As I myself read it, I could identify a little with the article, since I can recall living in a draughty berry cabin with my large family, and at one night lying in an upper bunk bed and listening to the scratching of a big rat that slowly climbed up a light cord to where it was eye to eye with me. It was looking for a chance to jump over into my bed, you see, so it could attack me. But it saw I was awake, not sleeping, and then I watched it slowly crawl back down the light cord and go away. My big sister was not so fortunate. A rat was chewing on her big toe as she slept, and finally she awoke, screaming, and has never forgotten that incident.
Cholera is much worse than rats evenso. How about the rat inside your own body, as cholera acts, eating away at you? It literally eats you out from inside your own intestines. Read this article and find out what it is like, if you would like to know what is really going on in Haiti. If you don't want to know, why merely skip this article, why not skip Emmaus Walk altogether and go to your favorite sites where you can indulge your sordid lusts and selfish interests and obsessions, as we aim here to present the very heart of Jesus Christ for salvation, for teaching, and for loving others as true servants. We are not going to ever beg you for money and support, so we can tell you exactly what we think and feel, and not be constrained by your support. Paul the Apostle was like that on his ministry trips--he never "deputized" to get support, or looked to contributions from his congregations--so we are not being unChristian or unloving or disrepectful to you, friend, we are just maintaining and valuing our own freedom to tell you the full truth, unpalatable or not.--Ed.
Last night I watched a sweet 9-year-old boy doubled over with vomiting on the way to the latrine as the disease made its way through his bowels. As I waited for him to come back I stood and took in the view around me.
I could see into six of the 12 tents. I watched as people rolled over to hang their heads over the side of their beds to vomit. Sometimes it makes the bucket, most times it adds to the already soiled ground around them. Others who had the strength squatted at the bedside, the sound of running water erupting out of their bottom. Still others lay on their beds with holes [holes in the mattress so they could do their business without having to crawl out?--Ed.], too frail to squat.
Each bed plays host to two people, the patient plus a doting loved one who will empty buckets filled with vomit and diarrhea many times during the night. And when they aren't doing that, they are rubbing the legs of the sick as the dehydration sends shooting pains through them.
Pride has no place here. Cholera has taken their dignity.
It is midnight and the boy has returned from the latrine. It won't be long until the diarrhea hits again, sometimes seven times in an hour. Soon he too will be too frail to even make the trip tot he bathroom.
I wonder at the cruelty of it all. The sights I have seen here will never leave me.
After I get him into his cot, I think I might completely and totally break down. I myself am tired. I started my day with more trips to the bathroom than I care to mention, and have started my shift by vomiting.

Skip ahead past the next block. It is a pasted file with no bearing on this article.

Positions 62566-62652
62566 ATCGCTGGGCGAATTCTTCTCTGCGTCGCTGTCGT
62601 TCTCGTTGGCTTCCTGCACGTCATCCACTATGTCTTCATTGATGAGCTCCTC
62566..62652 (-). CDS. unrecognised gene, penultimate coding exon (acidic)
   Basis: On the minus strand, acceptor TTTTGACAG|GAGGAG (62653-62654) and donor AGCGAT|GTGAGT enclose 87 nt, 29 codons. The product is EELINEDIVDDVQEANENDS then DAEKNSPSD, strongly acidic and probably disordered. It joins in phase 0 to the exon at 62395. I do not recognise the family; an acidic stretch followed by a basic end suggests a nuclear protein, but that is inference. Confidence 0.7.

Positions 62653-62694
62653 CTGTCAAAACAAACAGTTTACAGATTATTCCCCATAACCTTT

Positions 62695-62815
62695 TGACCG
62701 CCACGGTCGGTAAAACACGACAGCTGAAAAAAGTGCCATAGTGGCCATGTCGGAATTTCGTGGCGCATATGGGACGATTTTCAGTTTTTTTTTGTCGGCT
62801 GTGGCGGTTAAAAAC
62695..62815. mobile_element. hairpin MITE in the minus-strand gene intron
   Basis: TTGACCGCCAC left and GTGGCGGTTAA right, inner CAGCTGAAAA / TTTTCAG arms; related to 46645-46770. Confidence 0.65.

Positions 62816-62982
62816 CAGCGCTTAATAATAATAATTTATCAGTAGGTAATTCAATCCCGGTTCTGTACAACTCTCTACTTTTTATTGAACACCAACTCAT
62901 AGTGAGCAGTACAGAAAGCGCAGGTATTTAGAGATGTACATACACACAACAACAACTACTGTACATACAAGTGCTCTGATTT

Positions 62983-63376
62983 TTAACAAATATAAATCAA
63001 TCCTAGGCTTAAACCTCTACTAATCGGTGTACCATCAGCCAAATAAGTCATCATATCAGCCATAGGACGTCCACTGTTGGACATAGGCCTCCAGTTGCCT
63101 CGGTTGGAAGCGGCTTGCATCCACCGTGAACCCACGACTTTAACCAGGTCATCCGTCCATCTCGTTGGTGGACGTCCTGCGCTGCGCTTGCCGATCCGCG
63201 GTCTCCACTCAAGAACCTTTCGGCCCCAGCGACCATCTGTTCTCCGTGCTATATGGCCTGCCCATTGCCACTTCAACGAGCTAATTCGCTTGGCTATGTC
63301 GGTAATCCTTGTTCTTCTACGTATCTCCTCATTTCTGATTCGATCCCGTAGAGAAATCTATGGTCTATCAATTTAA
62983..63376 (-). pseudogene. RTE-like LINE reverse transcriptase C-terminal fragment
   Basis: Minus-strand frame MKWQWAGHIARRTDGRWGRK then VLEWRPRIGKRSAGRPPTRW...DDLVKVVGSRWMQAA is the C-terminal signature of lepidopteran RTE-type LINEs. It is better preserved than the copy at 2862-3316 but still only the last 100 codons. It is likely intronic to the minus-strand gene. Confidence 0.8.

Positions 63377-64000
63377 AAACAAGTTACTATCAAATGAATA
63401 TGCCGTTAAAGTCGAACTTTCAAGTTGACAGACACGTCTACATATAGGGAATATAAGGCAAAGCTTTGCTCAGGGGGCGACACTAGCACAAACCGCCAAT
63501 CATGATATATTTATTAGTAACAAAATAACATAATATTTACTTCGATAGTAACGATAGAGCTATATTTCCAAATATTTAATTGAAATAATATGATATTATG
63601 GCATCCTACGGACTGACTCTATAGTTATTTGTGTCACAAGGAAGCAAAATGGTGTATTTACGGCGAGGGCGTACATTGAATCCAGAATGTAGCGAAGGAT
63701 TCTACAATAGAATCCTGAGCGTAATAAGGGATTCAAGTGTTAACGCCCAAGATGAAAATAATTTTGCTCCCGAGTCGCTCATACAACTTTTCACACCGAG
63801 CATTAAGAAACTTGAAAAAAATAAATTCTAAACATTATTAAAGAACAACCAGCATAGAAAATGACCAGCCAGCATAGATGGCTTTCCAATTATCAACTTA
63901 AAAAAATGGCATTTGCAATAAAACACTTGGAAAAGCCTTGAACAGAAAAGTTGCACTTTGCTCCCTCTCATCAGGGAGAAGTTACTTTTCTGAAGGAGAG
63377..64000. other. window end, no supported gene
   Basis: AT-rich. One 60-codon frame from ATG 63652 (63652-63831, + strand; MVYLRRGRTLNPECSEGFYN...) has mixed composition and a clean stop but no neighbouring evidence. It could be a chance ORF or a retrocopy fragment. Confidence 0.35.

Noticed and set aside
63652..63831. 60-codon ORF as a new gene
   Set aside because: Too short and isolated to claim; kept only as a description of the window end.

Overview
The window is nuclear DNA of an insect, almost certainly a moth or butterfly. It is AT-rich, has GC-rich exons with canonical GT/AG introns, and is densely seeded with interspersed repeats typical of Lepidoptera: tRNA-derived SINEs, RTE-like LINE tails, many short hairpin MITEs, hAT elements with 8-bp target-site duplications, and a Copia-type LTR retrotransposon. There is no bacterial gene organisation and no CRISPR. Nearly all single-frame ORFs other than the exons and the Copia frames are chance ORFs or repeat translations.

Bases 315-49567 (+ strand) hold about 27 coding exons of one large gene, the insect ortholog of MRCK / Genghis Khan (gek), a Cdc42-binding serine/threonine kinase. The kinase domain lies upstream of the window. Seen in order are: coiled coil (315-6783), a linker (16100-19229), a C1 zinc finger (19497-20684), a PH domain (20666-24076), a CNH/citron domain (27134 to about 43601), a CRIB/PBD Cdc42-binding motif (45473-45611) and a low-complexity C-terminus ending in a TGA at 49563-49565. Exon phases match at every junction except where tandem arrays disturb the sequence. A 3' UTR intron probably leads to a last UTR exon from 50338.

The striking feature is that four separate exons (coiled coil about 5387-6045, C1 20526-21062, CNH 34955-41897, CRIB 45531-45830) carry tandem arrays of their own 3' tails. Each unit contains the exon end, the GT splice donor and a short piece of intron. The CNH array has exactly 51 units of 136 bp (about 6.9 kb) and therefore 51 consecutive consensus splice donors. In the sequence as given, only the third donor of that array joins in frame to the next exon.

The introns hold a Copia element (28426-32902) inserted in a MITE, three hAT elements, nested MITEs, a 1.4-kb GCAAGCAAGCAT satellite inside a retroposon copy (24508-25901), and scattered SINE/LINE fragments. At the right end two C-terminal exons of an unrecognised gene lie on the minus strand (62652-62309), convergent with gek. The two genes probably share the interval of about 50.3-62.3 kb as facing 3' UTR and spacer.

I know it is not cholera. There is a distinct cholera output and mine does not match. I know I should return to base [the Good Samaritan base camp for the emergency health care/cholera outbreak workers such as Stacy Brown--Ed.], but if I can just get through this one night shift I can get some rest. I am team leader these nights and need to try to keep things in check.
As I wander from tent to tent I hear what appears to be praying. But not just a gentle prayer. It's the prayers of many saints, in the Creole language and with urgency.
My cleaning staff have abandoned their role and have decided to lay hands on patients and pray over them. And then the singing started. One song, followed by another, and soon the families and loved ones are all singing and clapping and thanking Jesus.
Is it possible to have found such a sight of beauty in these dirty trenches? Could these people, themselves soiled just from laying next to their loved one, really be worshipping? All I can do is sit down on a bed among them and join in their prayers and song. They welcome me with smiles and love.
The rest of the night passes by with an expected calmness. Patients trickle in, but not in the numbers we have seen previous nights. Many are sick but stable. Our early morning team that we requested arrives just after sun up and we find ourselves apologizing, saying that usually it is much businer.
And then we discover that one of our patients has passed. As we prepare the body to take to our makeshift morgue a family comes running in, their loved one in their arms. Things quickly spiral out of control and in the next two hours we have four deaths and 45 admissions.
It is our greatest loss since the outbreak. We leave the site dejected, drained of any emotion.
News of what has transpired has already made it to the compound [the base camp apparently]. As we pile out of the truck in our soiled scrubs and pale faces, our BillGrahamRapidResponse Tem chaplains greet us by saying, "Well done, hou good and faithful servants."
The tears flow freely."